Mini Review

Cell Stress and Chaperones

, Volume 15, Issue 2, pp 123-141

First online:

Caught with their PAMPs down? The extracellular signalling actions of molecular chaperones are not due to microbial contaminants

  • Brian HendersonAffiliated withDivision of Microbial Diseases, UCL-Eastman Dental Institute, University College London Email author 
  • , Stuart K. CalderwoodAffiliated withDepartment of Radiation Oncology, Beth Israel Deaconess Medical Center, Harvard Medical School
  • , Anthony R. M. CoatesAffiliated withCentre of Infection, Division of Cellular and Molecular Medicine, St. George’s University of London
  • , Irun CohenAffiliated withDepartment of Immunology, The Weizmann Institute of Science
  • , Willem van EdenAffiliated withInstitute of Infectious Diseases and Immunology, Utrecht University
  • , Thomas LehnerAffiliated withKings College London at Guy’s Hospital
  • , A. Graham PockleyAffiliated withImmunobiology Research Group, The Medical School, University of Sheffield

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In recent years, it has been hypothesised that a new signalling system may exist in vertebrates in which secreted molecular chaperones form a dynamic continuum between the cellular stress response and corresponding homeostatic physiological mechanisms. This hypothesis seems to be supported by the finding that many molecular chaperones are released from cells and act as extracellular signals for a range of cells. However, this nascent field of biological research seems to suffer from an excessive criticism that the biological activities of molecular chaperones are due to undefined components of the microbial expression hosts used to generate recombinant versions of these proteins. In this article, a number of the proponents of the cell signalling actions of molecular chaperones take this criticism head-on. They show that sufficient evidence exists to support fully the hypothesis that molecular chaperones have cell–cell signalling actions that are likely to be part of the homeostatic mechanism of the vertebrate.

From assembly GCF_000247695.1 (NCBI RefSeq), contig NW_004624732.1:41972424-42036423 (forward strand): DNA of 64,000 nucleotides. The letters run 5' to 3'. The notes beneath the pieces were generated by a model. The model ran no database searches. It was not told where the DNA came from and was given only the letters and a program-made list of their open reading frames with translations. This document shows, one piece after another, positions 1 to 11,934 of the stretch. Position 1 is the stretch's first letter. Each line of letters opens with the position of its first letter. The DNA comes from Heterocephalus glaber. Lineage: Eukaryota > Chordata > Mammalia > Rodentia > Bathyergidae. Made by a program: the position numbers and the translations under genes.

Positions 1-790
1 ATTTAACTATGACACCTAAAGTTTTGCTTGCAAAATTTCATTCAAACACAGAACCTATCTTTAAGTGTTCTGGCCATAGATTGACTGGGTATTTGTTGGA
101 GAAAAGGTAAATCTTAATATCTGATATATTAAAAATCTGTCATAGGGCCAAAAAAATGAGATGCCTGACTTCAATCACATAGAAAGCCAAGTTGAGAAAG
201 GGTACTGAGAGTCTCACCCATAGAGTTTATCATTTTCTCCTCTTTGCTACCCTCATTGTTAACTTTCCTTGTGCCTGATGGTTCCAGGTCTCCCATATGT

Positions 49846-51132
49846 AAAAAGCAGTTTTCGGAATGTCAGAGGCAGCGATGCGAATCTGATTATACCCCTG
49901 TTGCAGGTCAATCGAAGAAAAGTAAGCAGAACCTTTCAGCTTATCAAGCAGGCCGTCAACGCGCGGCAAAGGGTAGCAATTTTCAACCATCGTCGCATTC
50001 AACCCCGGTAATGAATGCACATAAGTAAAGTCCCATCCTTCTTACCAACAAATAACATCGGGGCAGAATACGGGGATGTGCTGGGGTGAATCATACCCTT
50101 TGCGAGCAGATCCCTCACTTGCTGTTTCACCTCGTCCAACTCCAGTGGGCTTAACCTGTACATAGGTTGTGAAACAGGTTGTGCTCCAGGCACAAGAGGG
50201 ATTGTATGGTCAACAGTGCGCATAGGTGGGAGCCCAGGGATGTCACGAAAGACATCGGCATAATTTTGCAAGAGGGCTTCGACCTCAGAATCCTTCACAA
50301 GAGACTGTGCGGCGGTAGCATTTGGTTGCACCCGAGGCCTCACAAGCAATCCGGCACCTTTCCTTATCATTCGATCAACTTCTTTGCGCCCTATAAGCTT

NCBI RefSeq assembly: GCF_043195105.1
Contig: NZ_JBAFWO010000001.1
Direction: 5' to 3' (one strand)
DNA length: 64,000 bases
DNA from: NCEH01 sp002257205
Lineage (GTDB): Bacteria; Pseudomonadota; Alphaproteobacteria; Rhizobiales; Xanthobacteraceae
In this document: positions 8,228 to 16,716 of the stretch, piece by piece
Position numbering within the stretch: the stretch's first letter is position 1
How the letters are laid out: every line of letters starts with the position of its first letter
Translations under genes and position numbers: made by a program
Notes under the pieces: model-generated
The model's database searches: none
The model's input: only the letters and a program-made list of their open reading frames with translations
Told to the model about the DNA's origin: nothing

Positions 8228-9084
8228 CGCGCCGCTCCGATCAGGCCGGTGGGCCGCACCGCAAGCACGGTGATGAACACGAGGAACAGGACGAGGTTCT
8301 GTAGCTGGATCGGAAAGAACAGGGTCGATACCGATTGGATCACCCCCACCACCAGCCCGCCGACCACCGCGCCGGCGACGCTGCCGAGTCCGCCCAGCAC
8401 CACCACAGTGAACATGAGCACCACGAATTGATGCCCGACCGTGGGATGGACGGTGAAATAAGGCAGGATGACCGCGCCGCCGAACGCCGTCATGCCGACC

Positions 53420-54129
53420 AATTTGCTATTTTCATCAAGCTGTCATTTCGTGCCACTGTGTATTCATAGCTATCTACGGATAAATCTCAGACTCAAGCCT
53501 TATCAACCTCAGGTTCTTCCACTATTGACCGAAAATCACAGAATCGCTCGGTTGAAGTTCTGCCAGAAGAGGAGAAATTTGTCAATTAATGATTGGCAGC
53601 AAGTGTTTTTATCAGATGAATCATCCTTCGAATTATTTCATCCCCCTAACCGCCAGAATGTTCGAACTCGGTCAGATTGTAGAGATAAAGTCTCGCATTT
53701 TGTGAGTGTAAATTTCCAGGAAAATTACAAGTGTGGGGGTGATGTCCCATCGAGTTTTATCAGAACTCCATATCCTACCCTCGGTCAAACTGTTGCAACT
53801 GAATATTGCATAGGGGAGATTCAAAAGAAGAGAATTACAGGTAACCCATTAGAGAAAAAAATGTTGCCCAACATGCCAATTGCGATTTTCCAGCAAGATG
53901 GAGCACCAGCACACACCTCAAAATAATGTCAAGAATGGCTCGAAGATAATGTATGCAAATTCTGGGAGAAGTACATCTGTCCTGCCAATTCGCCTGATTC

Heat shock proteins Endotoxin Innate immunity Adaptive immunity Inflammation Immunoregulation